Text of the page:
From the dawn of time, man has sought out surfaces to work on. Today these surfaces are standard rather than luxury, but they continue to evolve. The most popular kitchen surface today is durable and beautiful granite countertop. The surfaces of the future combine strength and good looks like never before. Find out where kitchen countertops have come from and where they are going.
At the turn of the 20th century the “Sanitary Movement” began. An awareness of germs in the kitchen started to influence the way kitchen design developed. This called for surfaces that were easy to clean and didn’t harbor bacteria and dirt.
Ceramic tile started to replace many of the traditional surfaces like wood. This is when the white subway tiled wall trend hit. A white tiled kitchen meant that it was easy to see where dirt was hiding and easy to get rid of it.
The 1920s saw a shift away from hiring kitchen servants and the women of the home began to spend more time in the kitchen preparing the meals. The size and functionality of the kitchen immediately grew. Women demanded more cabinet storage and more counter space.
As the tile industry branched out into more variety, the sterility of the white tile gave way to many colors and different shapes like the now classic hexagon and 1 x 1 square mosaics.
In the 30s, 40s, and 50s, manufacturers and designers got creative with tile. Innovations in color, shape, and pattern made this the golden age of tile. Tile continued to be a popular kitchen surface until solid surfaces like laminate and Corian came on the scene. Ceramic continues to withstand the test of time.
In 1912, Daniel O’Conor and Herbert Faber were experimenting for Westinghouse product development. They discovered a process of forming very thin sheets of plastic they called post-formed plastic. They laminated it to a thin piece of wood and formed the company Formica®, which just celebrated its 100th anniversary.
It wasn’t until the 1930s when Formica® really took off. It became commonly known as “laminate” and was all the rage in the 1940s and continues to be one of the most popular surfaces for the kitchen today.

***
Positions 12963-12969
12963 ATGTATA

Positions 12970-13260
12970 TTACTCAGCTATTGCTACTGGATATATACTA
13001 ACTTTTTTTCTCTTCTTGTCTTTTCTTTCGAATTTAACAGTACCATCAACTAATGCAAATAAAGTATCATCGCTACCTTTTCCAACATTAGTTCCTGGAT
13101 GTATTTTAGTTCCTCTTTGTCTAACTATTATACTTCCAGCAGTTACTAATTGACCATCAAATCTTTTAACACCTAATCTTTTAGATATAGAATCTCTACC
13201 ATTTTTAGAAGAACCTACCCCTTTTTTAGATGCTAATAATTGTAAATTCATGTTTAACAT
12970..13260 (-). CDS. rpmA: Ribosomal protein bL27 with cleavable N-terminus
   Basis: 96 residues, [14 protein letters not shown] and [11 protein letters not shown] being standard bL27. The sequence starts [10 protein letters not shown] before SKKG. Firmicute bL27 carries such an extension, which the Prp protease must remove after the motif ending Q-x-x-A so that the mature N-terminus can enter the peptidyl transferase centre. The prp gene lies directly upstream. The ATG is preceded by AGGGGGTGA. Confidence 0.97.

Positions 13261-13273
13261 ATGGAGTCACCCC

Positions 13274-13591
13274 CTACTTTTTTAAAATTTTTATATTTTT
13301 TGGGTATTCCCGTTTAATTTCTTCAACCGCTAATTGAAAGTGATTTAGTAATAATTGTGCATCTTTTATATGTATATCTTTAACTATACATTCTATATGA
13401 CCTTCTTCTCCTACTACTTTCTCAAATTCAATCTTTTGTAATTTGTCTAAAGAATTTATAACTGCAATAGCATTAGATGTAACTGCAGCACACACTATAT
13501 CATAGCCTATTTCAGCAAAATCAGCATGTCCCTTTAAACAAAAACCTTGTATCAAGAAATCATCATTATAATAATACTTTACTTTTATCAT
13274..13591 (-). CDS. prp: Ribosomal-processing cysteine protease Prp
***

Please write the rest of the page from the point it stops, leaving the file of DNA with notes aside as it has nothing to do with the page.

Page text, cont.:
In the late 1960s, DuPont introduced a cutting-edge new countertop surface, Corian®. It was made from acrylic and natural minerals and embraced the tagline “the original solid surface.” It took a while to catch on, with its peak in the 90s.
It introduced the idea of durability that helped define the next generation of kitchen countertop.
From the late 90s to today, granite has introduced a whole new era of countertop. It is the durable surface consumers crave and a gorgeous design element all in one. It may also be seen as the advent of the natural materials craze. Stone has never experienced this sort of popularity in the kitchen before.
On the East Coast in the 50s, soapstone was sometimes used for countertops and sinks. But on the whole, natural stone in the kitchen is a new idea. It is sourced from all over the world and is available in hundreds of colors. Granite countertop is the most popular kitchen countertop material today and doesn’t show any sign of being replaced any time soon.
Still in the solid surface vein, slabs of many different materials have come on the scene since 2000. Concrete is one that gained a big following and is still growing in popularity. It can be cast in place or pre-fabricated.
Concrete is a very versatile material for designers to work with because it can be stained in any color and formed with any finish. It can even be made to look like natural stone but is not nearly as durable. It is valued mostly for customization at a lower price point.
Quartz is the third most popular kitchen surface material behind granite and laminate. It combines the beauty of natural stone with today’s technology for a surface unlike any other. Daltile’s ONE™ Quartz Surfaces are 93% natural quartz combined with resins to produce a non-porous, heat-resistant, and more durable countertop.
When granite became popular, homeowners and designers looked to other natural surfaces for inspiration. Solid surfaces are available for the kitchen in
These all make beautiful countertops but none are quite as durable as granite. With proper care, they do very well in the kitchen.
With the industrial trend, metal and metallic finish surfaces made their way into the kitchen in the 2000s. Stainless is very durable and unaffected by just about anything it comes in contact with. It is hygienic and can be used as a preparation surface if it is cleaned properly. However, they do scratch and dent and they can be noisy (imagine the sound of pots clanging together).
Stainless steel is the most popular of the metals for kitchen countertops but copper, zinc, and aluminum are also good materials.
Find the perfect kitchen countertop at Daltile today.